PAVEMENT PRESERVATION: Something close by

Locally produced chip seals carry long list of benefits

Article April 14, 2014
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Many roads are located in areas of the world where high-quality construction aggregates are scarce.


Therefore, when high-quality aggregates are needed for pavement-preservation activities they must be transported to these locations. This transportation increases the cost of pavement construction and preservation. Increased costs often mean timely pavement preservation activities are postponed. This postponement leads to deterioration of the infrastructure and, ultimately, increased costs. However, many pavements requiring preservation are low-volume facilities. These low-volume roads may not require the high-quality aggregates necessary on higher-traffic-volume facilities. Therefore, if more economical local aggregates could be demonstrated to perform acceptably, pavement preservation could be accomplished within budget at appropriate intervals. This would save costs in both the short and long term.  


Chip seals are used almost everywhere in the world for road construction and extending pavement life. Most chip seals are placed on low- to medium-traffic-volume roads. Although high-quality crushed aggregates offer the best chance for success in chip seals on any roadway, they may be overkill on low-volume roads. So, if acceptable chip-seal performance on low-volume roads could be demonstrated utilizing locally available and minimally processed aggregates, costs would be reduced and resources would be better utilized. Therefore, an experiment was designed to demonstrate the performance of chip seals constructed using two different aggregates on two low-volume state highways. One aggregate was a material routinely, and successfully, used for chip-seal construction in this area of the state. The second aggregate was a material that did not meet specifications for gradation or fracture but was locally available and less costly.


Construction of the test pavements was conducted by state maintenance forces in 2009. Evaluation sections within the two test pavements consisted of two 500-ft-long sections for each of the two aggregates, resulting in 2,000 lane-ft of test area for each roadway.


Condition surveys were performed to determine prechip-seal condition and then periodically for the next three years to track performance of the evaluation sections.


Objectives of the experiment:

  • Construct chip-seal test and control sections using locally available and minimally processed aggregates and document the performance of these pavements for three consecutive years;
  • Develop and/or adapt monitoring and documentation procedures for evaluating the performance of the test sections; and  
  • Develop or adapt a design procedure, aggregate specifications and construction guidelines for chip seals constructed with local, minimally processed aggregates on low-traffic-volume roadways.

 

Heavy emphasis on low volume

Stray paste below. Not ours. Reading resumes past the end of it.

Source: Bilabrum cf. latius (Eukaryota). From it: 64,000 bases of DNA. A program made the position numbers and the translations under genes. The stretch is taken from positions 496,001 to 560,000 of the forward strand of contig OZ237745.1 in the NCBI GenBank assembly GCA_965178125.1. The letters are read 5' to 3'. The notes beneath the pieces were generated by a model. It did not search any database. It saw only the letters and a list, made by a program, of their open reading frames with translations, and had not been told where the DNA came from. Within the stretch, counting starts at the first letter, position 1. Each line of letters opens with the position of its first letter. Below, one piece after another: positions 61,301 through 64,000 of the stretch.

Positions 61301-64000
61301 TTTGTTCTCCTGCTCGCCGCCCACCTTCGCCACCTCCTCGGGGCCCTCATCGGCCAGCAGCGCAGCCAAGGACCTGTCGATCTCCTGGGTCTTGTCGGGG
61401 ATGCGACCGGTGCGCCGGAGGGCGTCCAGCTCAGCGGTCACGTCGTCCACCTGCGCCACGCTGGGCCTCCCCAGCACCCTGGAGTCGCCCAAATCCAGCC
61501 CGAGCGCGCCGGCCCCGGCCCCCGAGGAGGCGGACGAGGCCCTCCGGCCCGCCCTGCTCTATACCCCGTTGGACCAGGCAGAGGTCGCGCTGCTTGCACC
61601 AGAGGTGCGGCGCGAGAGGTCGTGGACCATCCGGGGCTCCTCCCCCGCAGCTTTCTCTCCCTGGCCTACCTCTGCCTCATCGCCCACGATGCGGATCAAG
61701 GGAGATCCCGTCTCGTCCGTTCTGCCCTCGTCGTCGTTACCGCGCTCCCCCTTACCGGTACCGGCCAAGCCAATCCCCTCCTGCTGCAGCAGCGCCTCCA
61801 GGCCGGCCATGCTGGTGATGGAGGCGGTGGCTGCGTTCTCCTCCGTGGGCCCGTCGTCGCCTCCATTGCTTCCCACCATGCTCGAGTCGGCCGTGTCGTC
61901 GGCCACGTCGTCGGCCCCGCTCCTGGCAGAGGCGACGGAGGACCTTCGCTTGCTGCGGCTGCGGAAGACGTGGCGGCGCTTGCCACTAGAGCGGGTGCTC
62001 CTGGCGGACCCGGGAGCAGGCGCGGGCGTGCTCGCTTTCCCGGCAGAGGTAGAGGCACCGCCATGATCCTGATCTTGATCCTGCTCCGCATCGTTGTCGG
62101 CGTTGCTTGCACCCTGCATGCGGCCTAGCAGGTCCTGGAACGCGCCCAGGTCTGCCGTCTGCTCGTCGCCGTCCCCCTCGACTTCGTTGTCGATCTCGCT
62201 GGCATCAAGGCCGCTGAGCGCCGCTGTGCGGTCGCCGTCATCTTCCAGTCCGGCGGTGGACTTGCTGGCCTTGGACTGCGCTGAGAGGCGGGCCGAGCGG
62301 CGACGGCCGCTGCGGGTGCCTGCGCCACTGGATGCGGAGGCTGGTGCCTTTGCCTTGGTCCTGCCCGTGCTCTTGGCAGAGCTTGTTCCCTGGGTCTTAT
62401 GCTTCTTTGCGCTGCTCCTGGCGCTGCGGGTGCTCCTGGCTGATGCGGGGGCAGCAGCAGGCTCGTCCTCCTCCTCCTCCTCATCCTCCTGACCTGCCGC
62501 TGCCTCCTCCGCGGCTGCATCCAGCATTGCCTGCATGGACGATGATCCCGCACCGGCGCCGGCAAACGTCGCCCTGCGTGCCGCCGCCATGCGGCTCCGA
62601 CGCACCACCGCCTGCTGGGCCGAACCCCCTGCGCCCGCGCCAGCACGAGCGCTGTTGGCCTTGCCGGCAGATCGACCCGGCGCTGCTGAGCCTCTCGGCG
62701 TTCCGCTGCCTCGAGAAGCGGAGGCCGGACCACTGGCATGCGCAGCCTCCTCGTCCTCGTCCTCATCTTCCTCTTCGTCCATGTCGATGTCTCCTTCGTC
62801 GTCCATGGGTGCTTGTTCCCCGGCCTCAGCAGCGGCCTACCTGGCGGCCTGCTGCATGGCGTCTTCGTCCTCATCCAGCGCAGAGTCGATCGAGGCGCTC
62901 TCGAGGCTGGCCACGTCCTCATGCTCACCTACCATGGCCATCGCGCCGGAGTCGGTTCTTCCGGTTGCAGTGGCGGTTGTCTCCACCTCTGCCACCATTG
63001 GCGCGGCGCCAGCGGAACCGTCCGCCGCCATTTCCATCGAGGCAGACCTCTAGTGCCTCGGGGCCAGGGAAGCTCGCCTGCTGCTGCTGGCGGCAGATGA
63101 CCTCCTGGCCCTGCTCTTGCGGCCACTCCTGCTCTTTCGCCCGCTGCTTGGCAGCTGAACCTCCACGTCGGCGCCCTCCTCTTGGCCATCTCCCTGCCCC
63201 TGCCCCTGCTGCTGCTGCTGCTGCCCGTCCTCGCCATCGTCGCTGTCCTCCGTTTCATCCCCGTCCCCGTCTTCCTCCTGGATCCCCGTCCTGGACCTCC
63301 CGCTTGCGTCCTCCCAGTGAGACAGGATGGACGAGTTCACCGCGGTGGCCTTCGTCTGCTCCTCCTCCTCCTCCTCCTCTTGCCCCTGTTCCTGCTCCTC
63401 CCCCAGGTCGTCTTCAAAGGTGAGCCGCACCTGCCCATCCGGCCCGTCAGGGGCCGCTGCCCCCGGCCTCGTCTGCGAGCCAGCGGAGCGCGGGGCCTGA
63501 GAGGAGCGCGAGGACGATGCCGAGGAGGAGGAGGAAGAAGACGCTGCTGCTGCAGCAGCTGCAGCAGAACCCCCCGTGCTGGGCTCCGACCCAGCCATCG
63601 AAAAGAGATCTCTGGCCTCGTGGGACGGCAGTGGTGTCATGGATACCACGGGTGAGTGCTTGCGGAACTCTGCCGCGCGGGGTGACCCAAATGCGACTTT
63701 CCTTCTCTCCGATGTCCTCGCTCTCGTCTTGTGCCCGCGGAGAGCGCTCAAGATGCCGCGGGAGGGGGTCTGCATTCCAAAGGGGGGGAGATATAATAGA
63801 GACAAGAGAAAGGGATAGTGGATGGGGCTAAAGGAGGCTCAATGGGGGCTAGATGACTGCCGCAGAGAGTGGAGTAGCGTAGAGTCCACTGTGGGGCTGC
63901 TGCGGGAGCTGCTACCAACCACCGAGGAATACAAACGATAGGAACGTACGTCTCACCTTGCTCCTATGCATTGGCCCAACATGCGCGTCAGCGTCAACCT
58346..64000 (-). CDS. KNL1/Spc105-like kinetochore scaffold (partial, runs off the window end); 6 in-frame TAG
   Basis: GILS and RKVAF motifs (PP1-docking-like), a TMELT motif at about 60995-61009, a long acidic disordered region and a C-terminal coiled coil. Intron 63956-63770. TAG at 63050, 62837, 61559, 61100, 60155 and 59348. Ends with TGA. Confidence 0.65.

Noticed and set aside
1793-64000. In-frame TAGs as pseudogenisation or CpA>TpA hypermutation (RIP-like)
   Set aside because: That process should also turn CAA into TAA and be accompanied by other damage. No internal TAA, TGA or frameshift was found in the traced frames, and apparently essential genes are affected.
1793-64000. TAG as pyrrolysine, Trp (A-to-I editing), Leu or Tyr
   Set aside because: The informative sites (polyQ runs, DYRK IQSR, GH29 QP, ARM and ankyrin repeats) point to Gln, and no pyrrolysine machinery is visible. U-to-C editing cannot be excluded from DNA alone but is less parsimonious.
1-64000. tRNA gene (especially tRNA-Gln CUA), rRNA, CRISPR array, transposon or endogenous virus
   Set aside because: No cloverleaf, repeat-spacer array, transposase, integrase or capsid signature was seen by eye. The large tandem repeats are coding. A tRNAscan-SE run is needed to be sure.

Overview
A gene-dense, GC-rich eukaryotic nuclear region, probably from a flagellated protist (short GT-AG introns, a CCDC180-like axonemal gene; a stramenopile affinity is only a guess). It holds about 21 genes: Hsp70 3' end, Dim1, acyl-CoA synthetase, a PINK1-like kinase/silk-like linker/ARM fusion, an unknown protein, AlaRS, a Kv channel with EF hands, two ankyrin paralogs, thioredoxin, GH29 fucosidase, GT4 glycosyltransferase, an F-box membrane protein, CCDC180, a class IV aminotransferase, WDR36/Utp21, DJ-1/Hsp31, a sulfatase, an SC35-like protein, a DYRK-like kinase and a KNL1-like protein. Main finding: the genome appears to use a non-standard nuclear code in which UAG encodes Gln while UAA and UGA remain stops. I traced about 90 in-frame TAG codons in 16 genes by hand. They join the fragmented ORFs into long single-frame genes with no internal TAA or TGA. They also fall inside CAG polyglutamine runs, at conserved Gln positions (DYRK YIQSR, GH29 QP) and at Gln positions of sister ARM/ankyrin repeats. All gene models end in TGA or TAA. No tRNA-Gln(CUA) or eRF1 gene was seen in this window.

It has been well-documented that aggregate characteristics affect chip-seal performance, and especially on high-traffic-volume roadways. This experiment was designed to determine how much aggregate characteristics affect performance of chip seals on low-volume roads. To test this idea the performance of two aggregates was evaluated on two two-lane state highways.  


One aggregate with a history of acceptable performance was the material routinely used for chip-seal construction by state maintenance forces. The second aggregate represented a locally available and marginal material not meeting state specifications and with unknown performance. These materials will be identified as Control and Experimental, respectively.  


Test sections were constructed on SH 71 north of Snyder, Colo., and on SH 59 south of Sedgwick, Colo. Both of these pavements are rural, farm-to-market two-lane highways with 12-ft-wide driving lanes, no shoulders on SH 71 and 10-ft shoulders on SH 59. Traffic volumes are 360 average annual daily traffic (AADT) with 30 single-unit trucks and 120 combination trucks on SH 71 and between 160 and 470 AADT with 20 single-unit trucks and 20 combination trucks on SH 59.


Evaluation sections were established on each highway to measure performance over time for each aggregate being evaluated. Two 500-ft-long evaluation sections were established for each highway for each aggregate. This resulted in four 500-ft-long evaluation sections for each highway, or eight evaluation sections total.


Locations of the evaluation sections on each pavement are shown in Figures 2 and 3. Performance of the chip seals was evaluated by conducting visual condition surveys of the sites after winter and before fall each year. These condition surveys evaluated performance by measuring cracking, raveling and chip loss.


The following steps were used to conduct this experiment:

  • Evaluate condition of the pavement in the area of the evaluation sections prior to application of the chip seals;
  • Sample the materials used for construction and determine physical properties;
  • Construct test sections and establish location of evaluation sections; and
  • Evaluate condition of the evaluation sections after winter and before fall each year for three consecutive years.


Condition prior to construction of test sections
Prior to construction of the test sections, condition surveys were performed in the areas of the evaluation sections to determine prechip-seal condition. These surveys were conducted visually following the procedures outlined by the Strategic Highway Research Program (SHRP 2003). Results of these surveys can be found in the final research report and consisted primarily of longitudinal, transverse, alligator cracking and chip loss.


Materials